You're frugal but your spouse is not
It is possible to mend financial differences.
This post comes from Trent Hamm at partner blog The Simple Dollar.
Readers often leave comments at The Simple Dollar
complaining that they make frugal choices, but their spouses see their
savings not as a long-term financial benefit but as more money to spend
Thus, their frugal ways go without a
long-term reward. They're careful about spending their money, but their
bank account balances don't grow.
I'm lucky. My wife is very frugal, and we share the same philosophy. In fact, she's probably more frugal than I am. Her only weakness is books, but she participates in PaperBackSwap to keep the cost low. She's in line with my goals: freedom from debt, saving for major purchases so we don't have more debt. Our goal as a family is to eliminate all of our debt by my 40th birthday.
many people aren't in such a lucky situation. They may be in sync with
their spouses in a number of ways, but in terms of personal spending,
they're in different worlds. Naturally, the frugal spouse is going to
be frustrated, watching his or her efforts dissipate in a spending
binge. On the other hand, the spending spouse probably feels
frustration too, because his or her partner won't "live a little."
can these two sides meet? Here are five suggestions, culled from a
number of sources, particularly my own experiences interacting with my
spouse and observing other couples, as well as the excellent "It Pays to Talk."
Accept that your spouse is operating with a different set of beliefs.
You believe in the power of frugal living and have chosen to live
frugally. That's great. Realize, though, that it is a choice and that
your spouse has made a different choice. You can't force people to agree with you, but you may be able to convince them over time to make a different choice for themselves.
Accentuate the positives of frugality. Point out some of the more obvious frugal choices and indicate how much of a difference they will make. "If we hold off a year in replacing the car but save up the money now, we'll save $6,000." "If we skip one shopping spree a month and turn that saved money into one extra house payment a year, we can pay off our mortgage five years earlier. Think about how much extra money we would have each month then."
When making spur-of-the-moment entertainment or social choices, suggest frugality but don't point it out.
If your spouse wants to do something today, take the initiative and
suggest something that doesn't break your budget. Instead of a trip to
the mall, suggest going to a free museum. Instead of going out to eat
somewhere expensive, propose that you make a romantic dinner at home.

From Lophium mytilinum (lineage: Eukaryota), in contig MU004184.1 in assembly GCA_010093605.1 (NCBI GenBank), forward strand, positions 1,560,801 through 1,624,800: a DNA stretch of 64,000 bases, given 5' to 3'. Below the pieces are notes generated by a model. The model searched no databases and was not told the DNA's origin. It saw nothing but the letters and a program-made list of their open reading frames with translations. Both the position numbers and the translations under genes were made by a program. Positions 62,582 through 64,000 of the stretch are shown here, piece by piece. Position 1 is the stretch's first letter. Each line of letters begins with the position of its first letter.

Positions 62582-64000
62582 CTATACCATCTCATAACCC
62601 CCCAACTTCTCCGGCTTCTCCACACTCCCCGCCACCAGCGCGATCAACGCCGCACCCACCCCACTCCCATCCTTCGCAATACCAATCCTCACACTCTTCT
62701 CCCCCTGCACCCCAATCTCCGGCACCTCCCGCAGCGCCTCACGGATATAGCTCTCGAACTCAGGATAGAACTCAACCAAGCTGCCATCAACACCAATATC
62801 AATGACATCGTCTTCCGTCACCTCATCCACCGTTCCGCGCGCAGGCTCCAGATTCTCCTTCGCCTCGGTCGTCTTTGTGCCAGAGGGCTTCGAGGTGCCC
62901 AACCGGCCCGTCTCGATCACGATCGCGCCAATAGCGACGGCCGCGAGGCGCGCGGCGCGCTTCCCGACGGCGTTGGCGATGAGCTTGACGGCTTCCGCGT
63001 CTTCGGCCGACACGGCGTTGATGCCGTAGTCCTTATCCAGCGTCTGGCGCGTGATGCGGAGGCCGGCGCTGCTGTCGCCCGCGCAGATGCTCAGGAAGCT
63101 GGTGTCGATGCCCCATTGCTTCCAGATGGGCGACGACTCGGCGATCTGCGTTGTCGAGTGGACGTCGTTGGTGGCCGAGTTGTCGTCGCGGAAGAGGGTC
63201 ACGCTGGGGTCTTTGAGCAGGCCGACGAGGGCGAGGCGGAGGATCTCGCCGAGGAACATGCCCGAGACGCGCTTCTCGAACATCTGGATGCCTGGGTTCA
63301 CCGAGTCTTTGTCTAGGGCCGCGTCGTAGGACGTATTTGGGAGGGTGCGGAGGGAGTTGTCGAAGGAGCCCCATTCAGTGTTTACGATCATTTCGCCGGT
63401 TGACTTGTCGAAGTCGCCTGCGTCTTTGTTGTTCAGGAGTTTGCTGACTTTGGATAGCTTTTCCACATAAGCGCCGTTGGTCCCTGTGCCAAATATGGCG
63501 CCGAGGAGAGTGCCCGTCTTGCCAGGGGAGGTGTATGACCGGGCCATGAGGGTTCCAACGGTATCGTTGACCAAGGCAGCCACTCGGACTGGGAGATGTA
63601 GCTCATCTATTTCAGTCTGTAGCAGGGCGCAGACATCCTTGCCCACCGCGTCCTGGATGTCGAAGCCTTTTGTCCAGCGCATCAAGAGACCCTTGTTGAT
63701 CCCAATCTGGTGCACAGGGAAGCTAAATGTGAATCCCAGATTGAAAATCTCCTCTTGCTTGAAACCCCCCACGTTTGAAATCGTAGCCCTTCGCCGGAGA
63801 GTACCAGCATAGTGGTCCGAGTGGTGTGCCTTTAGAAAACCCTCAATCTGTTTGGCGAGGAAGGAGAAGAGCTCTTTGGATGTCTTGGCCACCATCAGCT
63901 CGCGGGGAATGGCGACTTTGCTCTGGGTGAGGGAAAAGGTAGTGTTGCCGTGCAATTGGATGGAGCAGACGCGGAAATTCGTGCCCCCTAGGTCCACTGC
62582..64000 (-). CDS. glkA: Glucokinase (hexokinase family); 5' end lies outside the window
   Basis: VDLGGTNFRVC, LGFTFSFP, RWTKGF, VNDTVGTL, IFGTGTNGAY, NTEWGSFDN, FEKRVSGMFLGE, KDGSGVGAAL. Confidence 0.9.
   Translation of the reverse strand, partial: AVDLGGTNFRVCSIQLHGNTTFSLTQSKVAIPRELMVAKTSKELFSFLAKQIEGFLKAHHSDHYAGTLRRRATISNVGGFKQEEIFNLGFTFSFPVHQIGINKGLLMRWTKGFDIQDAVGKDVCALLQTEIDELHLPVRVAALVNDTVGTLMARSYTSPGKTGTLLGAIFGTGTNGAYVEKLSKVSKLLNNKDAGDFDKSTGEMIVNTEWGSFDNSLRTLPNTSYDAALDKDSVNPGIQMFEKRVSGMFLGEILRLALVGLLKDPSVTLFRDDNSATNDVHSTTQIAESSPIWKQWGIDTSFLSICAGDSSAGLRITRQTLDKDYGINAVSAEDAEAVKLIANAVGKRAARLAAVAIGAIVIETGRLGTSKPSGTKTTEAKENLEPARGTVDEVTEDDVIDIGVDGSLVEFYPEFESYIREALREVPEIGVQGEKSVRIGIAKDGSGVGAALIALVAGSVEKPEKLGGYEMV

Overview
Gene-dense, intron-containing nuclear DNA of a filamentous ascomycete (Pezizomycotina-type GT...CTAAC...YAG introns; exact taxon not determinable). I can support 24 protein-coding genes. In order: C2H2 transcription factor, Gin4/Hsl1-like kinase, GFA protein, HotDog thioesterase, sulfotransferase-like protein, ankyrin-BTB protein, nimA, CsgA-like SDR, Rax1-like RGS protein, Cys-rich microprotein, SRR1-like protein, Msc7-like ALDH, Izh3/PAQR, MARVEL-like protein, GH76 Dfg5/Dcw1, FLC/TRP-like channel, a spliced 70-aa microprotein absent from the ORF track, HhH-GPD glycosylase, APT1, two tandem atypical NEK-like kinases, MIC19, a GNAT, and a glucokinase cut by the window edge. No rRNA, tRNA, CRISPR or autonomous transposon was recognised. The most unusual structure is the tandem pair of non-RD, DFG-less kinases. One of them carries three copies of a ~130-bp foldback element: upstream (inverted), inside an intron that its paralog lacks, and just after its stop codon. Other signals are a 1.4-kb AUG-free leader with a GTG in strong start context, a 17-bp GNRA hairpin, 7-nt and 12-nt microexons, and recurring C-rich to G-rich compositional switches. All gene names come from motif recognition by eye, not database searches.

The best tactic is to suggest the idea spontaneously, but don't focus
on the fact that it's cheap.
Make your saving automatic.
One reader has a spouse who, at the end of the month, sees what remains
in the checking account as extra money to spend. Set up a separate
savings account and have a certain amount transferred to that fund on a
regular basis. That way, there isn't "leftover" cash in the checking
account, and you can use that savings account stash for major
purchases, like a car down payment.
Propose "equal spending."
If none of the above work well, propose that the "extra" money be spent
equally, then sock yours away. If there's $200 left at the end of the
month, you each take $100. Your spouse spends it, and you save it. This
works well if it's pretty clear that your spouse won't come around to
making frugal choices.
Most of these ideas have one thing in common: They demonstrate the benefits of frugality without the preaching. Don't tell
your spouse how great frugality is and how "bad" she or he is for not
believing in it. Instead, walk the walk and let your spouse see the
Eventually -- hopefully -- the power of frugal living will become clear.
Never, ever push it to confrontation.
That will just result in two unhappy people in a marriage. If you're
constantly telling your spouse to spend less, resentment is probably
building up, and that's a tactic that always ends in failure. Instead,
focus on being a good example of frugality, and when the benefits are
clear, point them out.
Also, be willing to compromise a little.
If your spouse wants to go out for a nice dinner on occasion, go along
with it. Marriage is about compromise, in the end.
Other articles of interest at The Simple Dollar:
- Afraid to talk about money with your spouse? 10 tips for 'The Talk'
- Review: 'It Pays to Talk'
- 6 ways to follow up that big financial talk with your spouse
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